Occup Med (Lond). 1998 Apr;48(3):153-60. PubMed PMID: 9659724.


    10: Brown JJ, Wells GA, Trottier AJ, Bonneau J, Ferris B. Back pain in a large
    Canadian police force. Spine (Phila Pa 1976). 1998 Apr 1;23(7):821-7. PubMed
    PMID: 9563114.


    11: Burton AK, Tillotson KM, Symonds TL, Burke C, Mathewson T. Occupational risk
    factors for the first-onset and subsequent course of low back trouble. A study of
    serving police officers. Spine (Phila Pa 1976). 1996 Nov 15;21(22):2612-20.
    PubMed PMID: 8961449.


    12: Kuorinka I, Côté MM, Baril R, Geoffrion R, Giguère D, Dalzell MA, Larue C.
    Participation in workplace design with reference to low back pain: a case for the
    improvement of the police patrol car. Ergonomics. 1994 Jul;37(7):1131-6. PubMed
    PMID: 8050401.

    Comment


    • #3
      California has studied it to death and as a result, enacted the following legislation. Perhaps you can push for similar legislation in your state.

      Labor Code Section 3213.2, Presumption for Lower Back Impairment

      In the case of a member of a police department of a city, county, or city and county, or a member of the sheriff’s office of a county, or a peace officer employed by the Department of the California Highway Patrol, or a peace officer employed by the University of California, who has been employed for at least five years as a peace officer on a regular, full-time salary and has been required to wear a duty belt as a condition of employment, the term “injury,” as used in this division, includes lower back impairments. The compensation that is awarded for lower back impairments shall include full hospital, surgical, medical treatment, disability indemnity, and death benefits as provided by the provisions of this division.

      (b) The lower back impairment so developing or manifesting itself in the peace officer shall be presumed to arise out of and in the course of the employment. This presumption is disputable and may be controverted by other evidence, but unless so controverted, the appeals board is bound to find in accordance with it. This presumption shall be extended to a person following termination of service for a period of three calendar months for each full year of the requisite service, but not to exceed 60 months in any circumstance, commencing with the last date actually worked in the specified capacity.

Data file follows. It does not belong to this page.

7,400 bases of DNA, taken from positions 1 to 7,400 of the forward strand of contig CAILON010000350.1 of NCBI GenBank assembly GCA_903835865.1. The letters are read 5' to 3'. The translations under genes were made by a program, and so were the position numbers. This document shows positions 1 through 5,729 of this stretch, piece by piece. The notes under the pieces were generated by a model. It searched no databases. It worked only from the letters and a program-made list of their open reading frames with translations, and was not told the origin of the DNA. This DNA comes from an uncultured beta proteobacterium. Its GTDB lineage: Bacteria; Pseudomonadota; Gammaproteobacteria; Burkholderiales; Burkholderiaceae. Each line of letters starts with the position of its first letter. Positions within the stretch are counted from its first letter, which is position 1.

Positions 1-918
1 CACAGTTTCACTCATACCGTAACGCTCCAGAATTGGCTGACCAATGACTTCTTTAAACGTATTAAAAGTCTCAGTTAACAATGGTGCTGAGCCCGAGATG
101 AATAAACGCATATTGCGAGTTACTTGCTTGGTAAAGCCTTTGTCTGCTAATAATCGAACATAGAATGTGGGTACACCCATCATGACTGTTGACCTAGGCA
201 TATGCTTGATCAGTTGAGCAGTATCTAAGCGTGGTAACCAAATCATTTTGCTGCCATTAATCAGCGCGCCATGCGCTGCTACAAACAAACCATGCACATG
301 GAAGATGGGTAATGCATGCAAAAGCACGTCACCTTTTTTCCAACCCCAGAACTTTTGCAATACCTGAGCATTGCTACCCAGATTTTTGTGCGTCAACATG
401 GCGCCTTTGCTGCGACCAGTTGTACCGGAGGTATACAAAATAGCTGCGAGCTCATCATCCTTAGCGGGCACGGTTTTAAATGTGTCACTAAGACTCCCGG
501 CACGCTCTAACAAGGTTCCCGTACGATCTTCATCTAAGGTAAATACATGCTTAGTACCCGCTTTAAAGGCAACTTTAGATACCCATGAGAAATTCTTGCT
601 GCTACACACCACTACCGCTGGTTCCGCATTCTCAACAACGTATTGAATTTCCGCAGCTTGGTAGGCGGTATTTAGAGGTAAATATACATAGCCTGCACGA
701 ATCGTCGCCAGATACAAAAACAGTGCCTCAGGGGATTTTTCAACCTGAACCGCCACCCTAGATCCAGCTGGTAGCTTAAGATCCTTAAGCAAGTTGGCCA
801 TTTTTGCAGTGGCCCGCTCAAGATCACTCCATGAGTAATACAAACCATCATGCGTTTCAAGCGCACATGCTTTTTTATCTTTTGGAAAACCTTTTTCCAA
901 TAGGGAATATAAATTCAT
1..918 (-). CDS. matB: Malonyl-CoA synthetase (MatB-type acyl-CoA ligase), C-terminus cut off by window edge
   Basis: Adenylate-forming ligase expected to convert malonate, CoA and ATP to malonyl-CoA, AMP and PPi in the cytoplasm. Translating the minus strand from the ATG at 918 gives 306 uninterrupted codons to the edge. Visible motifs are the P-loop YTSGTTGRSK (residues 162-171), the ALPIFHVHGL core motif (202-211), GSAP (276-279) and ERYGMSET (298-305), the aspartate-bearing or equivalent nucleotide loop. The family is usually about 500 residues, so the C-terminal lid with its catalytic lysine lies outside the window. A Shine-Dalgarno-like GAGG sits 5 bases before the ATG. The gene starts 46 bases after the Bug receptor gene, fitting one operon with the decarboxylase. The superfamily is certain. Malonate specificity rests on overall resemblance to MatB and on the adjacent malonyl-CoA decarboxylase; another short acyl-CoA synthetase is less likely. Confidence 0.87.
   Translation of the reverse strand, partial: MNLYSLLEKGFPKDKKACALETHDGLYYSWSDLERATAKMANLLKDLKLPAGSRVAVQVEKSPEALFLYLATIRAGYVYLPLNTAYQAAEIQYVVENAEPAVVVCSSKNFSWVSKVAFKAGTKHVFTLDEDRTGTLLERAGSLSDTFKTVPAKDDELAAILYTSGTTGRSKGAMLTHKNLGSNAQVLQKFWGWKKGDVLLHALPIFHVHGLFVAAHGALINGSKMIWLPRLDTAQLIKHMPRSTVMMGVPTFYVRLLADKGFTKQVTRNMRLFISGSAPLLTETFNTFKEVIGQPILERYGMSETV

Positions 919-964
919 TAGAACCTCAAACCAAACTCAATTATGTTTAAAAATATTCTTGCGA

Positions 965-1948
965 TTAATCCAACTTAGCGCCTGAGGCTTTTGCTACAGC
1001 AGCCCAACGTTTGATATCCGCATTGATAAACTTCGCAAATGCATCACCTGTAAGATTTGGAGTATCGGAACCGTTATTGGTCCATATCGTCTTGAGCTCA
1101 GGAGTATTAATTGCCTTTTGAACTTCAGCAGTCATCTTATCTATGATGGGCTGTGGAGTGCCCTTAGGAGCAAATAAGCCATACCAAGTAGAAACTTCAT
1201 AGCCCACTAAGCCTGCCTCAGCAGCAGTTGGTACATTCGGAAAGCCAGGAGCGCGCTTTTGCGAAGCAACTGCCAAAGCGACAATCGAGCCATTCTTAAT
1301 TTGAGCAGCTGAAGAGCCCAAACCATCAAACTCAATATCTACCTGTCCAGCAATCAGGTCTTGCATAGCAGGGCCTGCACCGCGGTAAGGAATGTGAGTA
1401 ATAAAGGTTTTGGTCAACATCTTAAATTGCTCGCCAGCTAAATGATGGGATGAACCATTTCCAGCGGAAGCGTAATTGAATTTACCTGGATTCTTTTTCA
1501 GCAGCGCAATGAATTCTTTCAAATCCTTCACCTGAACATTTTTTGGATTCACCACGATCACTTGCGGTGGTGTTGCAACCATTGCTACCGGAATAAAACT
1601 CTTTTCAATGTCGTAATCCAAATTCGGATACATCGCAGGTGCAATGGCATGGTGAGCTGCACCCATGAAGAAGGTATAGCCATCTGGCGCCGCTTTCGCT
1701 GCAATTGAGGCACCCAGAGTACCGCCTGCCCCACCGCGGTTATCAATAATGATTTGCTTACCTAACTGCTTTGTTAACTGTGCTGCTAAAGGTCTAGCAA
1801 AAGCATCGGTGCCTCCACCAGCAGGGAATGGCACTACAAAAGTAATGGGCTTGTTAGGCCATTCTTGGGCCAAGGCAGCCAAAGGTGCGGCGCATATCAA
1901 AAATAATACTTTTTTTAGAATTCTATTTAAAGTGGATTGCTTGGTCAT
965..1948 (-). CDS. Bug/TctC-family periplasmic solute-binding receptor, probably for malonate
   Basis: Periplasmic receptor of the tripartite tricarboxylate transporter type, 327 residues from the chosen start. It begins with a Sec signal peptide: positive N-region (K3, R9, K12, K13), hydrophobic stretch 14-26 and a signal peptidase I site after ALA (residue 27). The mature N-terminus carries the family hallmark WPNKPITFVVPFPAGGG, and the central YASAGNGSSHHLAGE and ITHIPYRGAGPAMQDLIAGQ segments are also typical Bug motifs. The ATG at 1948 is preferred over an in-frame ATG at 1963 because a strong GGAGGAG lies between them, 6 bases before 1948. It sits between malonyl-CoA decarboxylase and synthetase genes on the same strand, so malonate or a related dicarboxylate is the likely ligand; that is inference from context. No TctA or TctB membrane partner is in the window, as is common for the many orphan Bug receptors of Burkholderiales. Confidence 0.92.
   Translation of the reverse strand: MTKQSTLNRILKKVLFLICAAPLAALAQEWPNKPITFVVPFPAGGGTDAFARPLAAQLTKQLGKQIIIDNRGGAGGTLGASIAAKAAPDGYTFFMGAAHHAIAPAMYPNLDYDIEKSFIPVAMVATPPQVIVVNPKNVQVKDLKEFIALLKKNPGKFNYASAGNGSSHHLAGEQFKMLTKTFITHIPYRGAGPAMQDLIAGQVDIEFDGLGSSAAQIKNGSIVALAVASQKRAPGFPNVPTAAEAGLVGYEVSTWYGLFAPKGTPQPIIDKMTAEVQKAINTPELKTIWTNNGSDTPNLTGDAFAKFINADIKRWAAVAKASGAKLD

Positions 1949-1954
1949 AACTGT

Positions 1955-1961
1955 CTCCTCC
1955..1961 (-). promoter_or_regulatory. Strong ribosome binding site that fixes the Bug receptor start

(c) For purposes of this section, “duty belt” means a belt used for the purpose of holding a gun, handcuffs, baton, and other items related to law enforcement.
      Going too far is half the pleasure of not getting anywhere

      Comment


      • #4
        Thanks, I certainly appreciate your responses. Will be following up on the code section and those studies. Surprising though that a study found LEO get back pain at a comparable rate of that of the general public.

        Comment


        • #5
          One of our guys got t boned in an on duty accident fracturing his pelvis and doing damausge to his back and lower body. He got a note for the suspenders and vest from his Doctor. They tried to tell him no way, the city lawyer sided with him. Now anyone with a note can wera one. Just a thought.

          Comment


          • #6
            I don't have any studies for you, but I wil say I'm better off getting the weight off the belt. I switched back to a full duty belt for about a year. The belt had my gun, two mags, peper spray, taser, radio, 2 sets of cuffs and the audio recorder for my in car camera. Generally I felt fine, but if I spent a few hours standing, like directing traffic, I'd start feeling over extended and I'd get pain. I went back to wearing an exterior weight bearing vest and feel a lot better. The only things on my belt now are my gun, mags, pepper spray and radio. Everything else is on my vest.